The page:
Suggesting a time limit beside each topic reminds participants they must keep their comments concise and relevant in order for the meeting to adjourn on time.

3. Drafting the agenda

When actually writing the agenda, topics should be outlined clearly and succinctly and can be listed in order of priority. Much like a concise resume, an agenda should be no more than one page. This sets the tone for the meeting — too many topics from the get-go can seem overwhelming.

Of course, there are standard items that should be on every agenda, such as:

  • Who the meeting is for (organization name)
  • Date/time/location
  • Call to order
  • Approval of agenda
  • Date/time of next meeting
  • Termination

The content between these headings is what is most important in creating an agenda that will deliver the desired outcome of a board meeting. For example, if one objective is to review the manager’s report, then “Management Report Review” should be one of the headings, with subtopics below. Subtopics act as an agenda within an agenda and add clarity and direction.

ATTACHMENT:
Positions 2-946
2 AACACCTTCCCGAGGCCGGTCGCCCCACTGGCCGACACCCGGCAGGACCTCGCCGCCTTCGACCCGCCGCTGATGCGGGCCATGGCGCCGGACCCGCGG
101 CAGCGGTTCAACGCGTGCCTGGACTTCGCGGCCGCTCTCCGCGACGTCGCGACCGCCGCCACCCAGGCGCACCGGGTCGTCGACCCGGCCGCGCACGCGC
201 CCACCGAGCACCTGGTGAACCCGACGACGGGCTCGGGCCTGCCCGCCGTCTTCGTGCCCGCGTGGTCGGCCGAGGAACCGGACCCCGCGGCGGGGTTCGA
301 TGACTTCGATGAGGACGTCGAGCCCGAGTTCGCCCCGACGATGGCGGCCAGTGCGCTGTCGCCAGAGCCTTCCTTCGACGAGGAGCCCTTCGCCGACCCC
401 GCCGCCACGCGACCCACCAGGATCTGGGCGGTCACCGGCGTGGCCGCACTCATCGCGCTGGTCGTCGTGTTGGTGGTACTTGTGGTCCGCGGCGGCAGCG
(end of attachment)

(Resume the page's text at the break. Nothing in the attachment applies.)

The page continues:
A good agenda is futile if nobody enforces it. The meeting chair should use the agenda as a roadmap and, if conversations stray off-topic, it is the chair’s duty to get everyone back on track. Long meetings can be costly and ineffective, and an agenda can act as the first checkpoint to ensure meetings stay on course.

The goal of a meeting is to reach outcomes and decide tasks or next steps. With a good agenda and someone to enforce it, the meeting has a much better chance of being efficient and successful.